We’re close … my problem with “project success” is that the users/ owners/ clients/ customers/ sponsors for most projects could care less about how well managed the project was. They want their “thing” so that they can start using it to benefit the business. If we talk about “project success,” they are not going to understand us because the “project” to them is the “thing.”

In your shed examples [one built by hand and another built by a subcontractor], I disagree that different criteria are needed to measure project management success. For example, in both cases, we must select at least one measure of schedule success. There are many options:
— Delivery no later than the initial agreed date.
— Delivery within one week of the initial agreed date.
— Delivery at least one day before the delivery of the stuff going into the shed.
— Delivery no later than the final agreed date as adjusted due to scope changes.

One of these (or some other variant) would be agreed at the start. Once the criteria are agreed, it’s up to me as the PM to decide whether I should build the shed myself or contract it out.

Based on the success criteria, if you are a competent project manager, you may decide to include a contingency for a subcontractor’s heart attack. But if I’m the sponsor, I am not going to assess every decision you make: I am going to evaluate the results. Can you meet the schedule success criteria without being a good PM? Yes. Can you meet all of the PM success criteria without being a good PM? Unlikely without a co-dependent sponsor.

If you decide to manufacture the shed in bulk … that is a completely different endeavor with no relationship to the first one. The development of the product road map, design variants, and the rest is a project. The implementation of those plans is, indeed, product management and (as I have said from the beginning) has different success criteria. The product planning could have been part of the initial scope (with the first shed being a prototype), and we would still need separate sets of criteria for assessing the project management results and the product results.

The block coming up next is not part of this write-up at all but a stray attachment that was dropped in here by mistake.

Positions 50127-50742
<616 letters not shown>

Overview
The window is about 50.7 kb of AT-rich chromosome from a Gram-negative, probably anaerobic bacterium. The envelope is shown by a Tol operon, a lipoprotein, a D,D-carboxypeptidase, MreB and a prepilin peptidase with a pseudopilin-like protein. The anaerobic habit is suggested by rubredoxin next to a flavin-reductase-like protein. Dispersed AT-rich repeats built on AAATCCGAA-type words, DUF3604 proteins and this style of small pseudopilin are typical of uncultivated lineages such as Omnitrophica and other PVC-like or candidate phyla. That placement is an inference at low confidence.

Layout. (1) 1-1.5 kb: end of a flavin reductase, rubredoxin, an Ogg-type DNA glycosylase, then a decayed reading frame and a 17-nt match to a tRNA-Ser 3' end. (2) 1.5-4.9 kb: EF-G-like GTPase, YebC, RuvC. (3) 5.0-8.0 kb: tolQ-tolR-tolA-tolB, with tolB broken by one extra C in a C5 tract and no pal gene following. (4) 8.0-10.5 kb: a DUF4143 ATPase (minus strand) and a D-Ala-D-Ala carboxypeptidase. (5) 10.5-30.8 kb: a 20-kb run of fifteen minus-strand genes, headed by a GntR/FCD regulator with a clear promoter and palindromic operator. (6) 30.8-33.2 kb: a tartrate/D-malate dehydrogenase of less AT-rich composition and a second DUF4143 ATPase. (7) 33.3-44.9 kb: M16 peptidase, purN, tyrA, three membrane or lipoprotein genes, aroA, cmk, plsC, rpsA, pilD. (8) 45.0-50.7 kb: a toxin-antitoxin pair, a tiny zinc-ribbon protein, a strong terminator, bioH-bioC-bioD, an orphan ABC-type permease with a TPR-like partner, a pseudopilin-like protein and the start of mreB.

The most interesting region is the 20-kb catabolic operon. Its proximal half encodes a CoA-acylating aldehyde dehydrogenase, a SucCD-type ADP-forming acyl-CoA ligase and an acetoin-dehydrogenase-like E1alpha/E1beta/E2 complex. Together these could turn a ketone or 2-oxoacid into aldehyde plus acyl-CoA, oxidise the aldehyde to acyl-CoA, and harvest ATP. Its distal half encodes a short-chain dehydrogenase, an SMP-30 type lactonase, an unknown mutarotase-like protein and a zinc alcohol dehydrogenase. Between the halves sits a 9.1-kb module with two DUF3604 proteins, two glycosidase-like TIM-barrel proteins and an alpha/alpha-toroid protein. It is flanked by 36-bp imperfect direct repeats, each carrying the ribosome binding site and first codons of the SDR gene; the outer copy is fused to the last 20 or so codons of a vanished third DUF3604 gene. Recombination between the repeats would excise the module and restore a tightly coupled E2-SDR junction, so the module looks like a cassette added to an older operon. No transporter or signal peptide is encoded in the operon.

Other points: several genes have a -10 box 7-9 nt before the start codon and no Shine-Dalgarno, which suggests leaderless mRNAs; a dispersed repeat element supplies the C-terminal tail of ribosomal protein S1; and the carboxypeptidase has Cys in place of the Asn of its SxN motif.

But even without the bulk manufacturing … there are product/ benefit/ outcome criteria for the initial shed. The specs neglected to specify which model tractor, so the designer made an assumption, and the client signed off. Now the tractor is delivered, and it doesn’t fit. The shed is not fit for use (the “product” is a partial failure) despite the fact that it was well-managed.

One final repeat: the Project Manager is NOT responsible for delivering the product results. Just for being aware of what they are and doing their best to make sure that the project management success criteria support them.